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Player Review: Inconsistency was the only consistent thing about Serge Ibaka

Arriving late in the 2016-17 season, Serge Ibaka solidified the Raptors’ frontcourt and was rewarded with a big contract in the offseason. Did he live up to the expectations that came with it?

Chicago Bulls v Toronto Raptors Photo by Vaughn Ridley/Getty Images

Last summer, one of the key questions facing the Toronto Raptors concerned Serge Ibaka: Was free-agent-to-be the long-term answer for the team at the power forward position?

And if the answer was yes, how much would it cost to keep him?

At the time, Masai Ujiri decided the answer to the first was indeed affirmative; the answer to the second would turn out to be three years and $65 million.

A year later the answer to the first question is much more cloudy, and the cost seems very high.

Numbers-wise, you might think Ibaka gave the Raptors what you’d expect this season, based on his career to date. Looking at the per-36 stats (as along with all of the starters, Ibaka’s minutes were reduced in the Raptors’ expanded rotation this season), Ibaka averaged 16.5 points and 8.2 rebounds, which is fairly consistent with his career.

But if you actually watched Ibaka week-to-week, you’d liken him to a Forrest Gump metaphor: you never knew what you were going to get. He’d score 20, then 18, then 19, and then follow it up with nine, then seven. He’d grab five boards and turn the ball over twice one night, then grab 12 rebounds and block three shots the next. (Also, much was made of “rested Serge”—the idea that Ibaka played better with more rest in between games. But other than an expected dip on back-to-backs, Ibaka’s net rating and true shooting percentages ended up fairly consistent on one, two, and three-days rest.)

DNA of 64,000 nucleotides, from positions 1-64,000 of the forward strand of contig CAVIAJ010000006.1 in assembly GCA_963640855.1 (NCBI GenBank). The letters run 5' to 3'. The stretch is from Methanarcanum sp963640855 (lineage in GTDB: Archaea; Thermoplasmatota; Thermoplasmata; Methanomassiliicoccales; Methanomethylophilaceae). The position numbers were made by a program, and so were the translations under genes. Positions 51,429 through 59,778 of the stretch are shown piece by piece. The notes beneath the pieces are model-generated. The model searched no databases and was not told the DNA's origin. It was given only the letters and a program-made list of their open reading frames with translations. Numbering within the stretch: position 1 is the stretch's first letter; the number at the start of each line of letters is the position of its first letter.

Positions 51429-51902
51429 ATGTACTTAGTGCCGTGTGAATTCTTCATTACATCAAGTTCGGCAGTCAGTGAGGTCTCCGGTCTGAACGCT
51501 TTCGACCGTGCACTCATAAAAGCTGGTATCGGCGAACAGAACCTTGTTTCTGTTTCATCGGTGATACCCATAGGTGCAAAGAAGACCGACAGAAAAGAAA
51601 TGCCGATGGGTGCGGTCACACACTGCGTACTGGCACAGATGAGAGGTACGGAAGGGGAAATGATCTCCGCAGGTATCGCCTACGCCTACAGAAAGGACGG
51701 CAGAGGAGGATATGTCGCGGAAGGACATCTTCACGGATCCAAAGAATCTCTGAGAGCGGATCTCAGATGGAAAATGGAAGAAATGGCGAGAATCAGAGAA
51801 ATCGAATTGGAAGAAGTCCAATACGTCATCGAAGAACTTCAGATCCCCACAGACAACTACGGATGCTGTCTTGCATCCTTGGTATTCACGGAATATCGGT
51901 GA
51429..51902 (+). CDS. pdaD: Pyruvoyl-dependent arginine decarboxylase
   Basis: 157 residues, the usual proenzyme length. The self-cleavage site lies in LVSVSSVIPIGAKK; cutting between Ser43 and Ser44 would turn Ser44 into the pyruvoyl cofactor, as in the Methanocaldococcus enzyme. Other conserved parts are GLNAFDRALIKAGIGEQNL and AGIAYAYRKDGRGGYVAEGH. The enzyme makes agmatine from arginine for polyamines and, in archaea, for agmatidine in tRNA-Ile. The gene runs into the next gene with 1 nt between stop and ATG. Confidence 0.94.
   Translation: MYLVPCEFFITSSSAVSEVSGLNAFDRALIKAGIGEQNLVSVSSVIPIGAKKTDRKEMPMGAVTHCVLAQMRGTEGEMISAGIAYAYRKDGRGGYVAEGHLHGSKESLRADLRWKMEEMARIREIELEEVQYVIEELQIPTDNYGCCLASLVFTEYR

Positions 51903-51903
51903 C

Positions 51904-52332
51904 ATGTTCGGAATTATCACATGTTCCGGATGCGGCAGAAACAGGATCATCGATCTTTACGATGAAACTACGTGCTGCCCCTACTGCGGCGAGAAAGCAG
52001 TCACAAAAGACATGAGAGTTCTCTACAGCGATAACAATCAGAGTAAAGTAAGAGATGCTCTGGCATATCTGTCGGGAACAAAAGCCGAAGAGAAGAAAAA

And then there’s the postseason performance, which we’ll get into more below, but was subpar, to say the least.

All of which is to say, as the third-highest paid player on the team (behind only the all-star backcourt), and a nine-year veteran with deep playoff experience, you would expect not necessarily better numbers, but a more consistent contribution on a night-to-night basis. You would like to feel more trust and confidence in your starting power forward. You’d like to know what you’re gonna get! Alas.

The Good

We’ll always have Game 1.

The Raptors finally broke their “Game 1 curse” this season; after 12 straight playoff Game 1 losses, and going 0-6 all-time at home in playoff game 1s, the Raptors beat the Wizards 114-106 on April 14 in Game 1 of their first round series. And Serge Ibaka was fantastic! 23 points on 8-for-11 shooting, 12 rebounds, two blocks, and only one turnover. He was a true difference maker; if Ibaka doesn’t have that game, the Raptors would still be facing those Game 1 questions.

One game doesn’t make a season though. What else did Ibaka do between October and April?

He led the team in blocks with 1.3 per game (1.7 per 36), good for fifth in the league among power forwards. And some of them were absolutely highlight-worthy, none more so than the finger-wag on Giants of Africa Night, with Dikembe Motumbo himself in the house.

One other piece of good news: The Ibaka-Jonas Valanciunas frontcourt pairing was generally successful! There were certainly questions as to whether these two could play well together, with the thinking that Ibaka is more of a centre in today’s NBA, but after 72 games and more than 1400 minutes together, the duo had a positive 6.9 net rating. The Raptors starting lineup, featuring Ibaka, Valanciunas, OG Anunoby, Kyle Lowry and DeMar DeRozan was very successful, with an 11.2 net rating (not to mention leading the charge to a franchise-record 59 wins).